Silencing bacteria with small molecules

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Quorum sensing (QS) is a phenomenon in bacteria where the accumulation of extracellular signaling molecules (autoinducers, AIs), which enable bacterial cells to sense neighboring cells (population density), reaches certain threshold and triggers group behaviors of bacteria including virulence production and biofilm formation. The inhibition of QS and hence toxin production or biofilm formation by pathogenic bacteria has been suggested as an alternative strategy to deal with the problem of bacterial resistance to traditional antibiotics. Inhibiting QS will not kill bacteria, however the expectation is that resistance to a QS antagonist will not be as widespread as it is for traditional cytotoxic antibiotics.

In Chapters 2 and 3 of this dissertation, we report the syntheses and biological evaluations of various analogs (C1 substituted, ester protected and 3,3-dihalogenated) of a universal QS signaling molecule, AI-2, which is found in both Gram-positive and Gram-negative bacteria. We report that modifications to the native AI-2 molecule affords analogs that can potently inhibit QS processes in E. coli and Salmonella.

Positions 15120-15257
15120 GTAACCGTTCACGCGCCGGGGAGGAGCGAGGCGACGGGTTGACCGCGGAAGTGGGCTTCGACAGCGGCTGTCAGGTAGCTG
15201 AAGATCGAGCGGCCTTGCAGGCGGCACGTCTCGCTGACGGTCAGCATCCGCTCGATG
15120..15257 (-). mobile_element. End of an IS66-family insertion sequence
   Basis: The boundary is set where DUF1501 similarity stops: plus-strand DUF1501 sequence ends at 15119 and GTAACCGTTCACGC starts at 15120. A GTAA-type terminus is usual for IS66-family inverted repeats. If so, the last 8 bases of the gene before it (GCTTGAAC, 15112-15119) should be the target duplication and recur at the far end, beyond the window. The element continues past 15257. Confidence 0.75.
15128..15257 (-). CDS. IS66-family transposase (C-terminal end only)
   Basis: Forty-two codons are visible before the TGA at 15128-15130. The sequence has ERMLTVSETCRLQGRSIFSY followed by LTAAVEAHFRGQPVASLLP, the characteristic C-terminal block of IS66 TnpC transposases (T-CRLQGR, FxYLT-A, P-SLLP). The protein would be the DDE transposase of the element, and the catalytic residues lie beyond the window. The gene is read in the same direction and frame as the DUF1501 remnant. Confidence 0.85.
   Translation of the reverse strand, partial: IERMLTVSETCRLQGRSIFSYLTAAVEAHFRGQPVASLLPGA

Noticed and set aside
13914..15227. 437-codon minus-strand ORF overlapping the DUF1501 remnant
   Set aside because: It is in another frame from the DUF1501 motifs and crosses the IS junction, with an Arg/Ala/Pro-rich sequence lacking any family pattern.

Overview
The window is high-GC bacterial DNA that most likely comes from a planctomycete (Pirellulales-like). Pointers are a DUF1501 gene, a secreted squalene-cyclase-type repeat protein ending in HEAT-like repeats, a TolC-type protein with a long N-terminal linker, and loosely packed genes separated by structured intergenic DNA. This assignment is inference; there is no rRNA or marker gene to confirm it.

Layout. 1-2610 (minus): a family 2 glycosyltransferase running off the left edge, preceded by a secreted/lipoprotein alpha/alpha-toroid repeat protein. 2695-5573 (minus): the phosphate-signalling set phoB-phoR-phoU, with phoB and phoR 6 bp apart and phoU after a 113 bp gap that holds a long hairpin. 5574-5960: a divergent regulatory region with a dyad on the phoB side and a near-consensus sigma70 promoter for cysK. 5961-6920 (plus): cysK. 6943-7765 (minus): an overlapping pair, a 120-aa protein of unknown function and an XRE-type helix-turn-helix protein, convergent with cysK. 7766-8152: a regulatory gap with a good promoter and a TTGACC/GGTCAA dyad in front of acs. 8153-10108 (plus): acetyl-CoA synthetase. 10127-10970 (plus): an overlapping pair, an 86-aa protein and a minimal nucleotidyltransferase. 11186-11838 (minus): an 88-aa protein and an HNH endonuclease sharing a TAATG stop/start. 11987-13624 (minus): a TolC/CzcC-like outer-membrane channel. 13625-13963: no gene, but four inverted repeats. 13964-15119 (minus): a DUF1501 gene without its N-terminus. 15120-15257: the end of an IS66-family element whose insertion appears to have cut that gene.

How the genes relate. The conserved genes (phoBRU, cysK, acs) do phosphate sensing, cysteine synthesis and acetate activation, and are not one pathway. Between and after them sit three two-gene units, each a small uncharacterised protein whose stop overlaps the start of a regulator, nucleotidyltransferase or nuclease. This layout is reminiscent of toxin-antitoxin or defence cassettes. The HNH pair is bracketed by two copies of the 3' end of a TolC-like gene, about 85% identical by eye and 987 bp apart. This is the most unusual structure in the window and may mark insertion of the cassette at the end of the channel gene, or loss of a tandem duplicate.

In Chapter 4, we explore the development of small molecule modulators of species-specific acylhomoserine lactone autoinducers, called AI-1. In the past three decades, intensive efforts have been dedicated to the development of modulators of AI-1-based QS signaling. The majority of modulators, reported to date, have kept the lactone head group and modified the acyl tail. These synthetic modulators, although effective, are not drug-like because lactones are susceptible to chemical and enzymatic hydrolysis. We demonstrate that 3-aminooxazolidinone based AI-1 analogs, which are hydrolytically more stable than homoserine lactone-based compounds, can also modulate AI-1-based QS.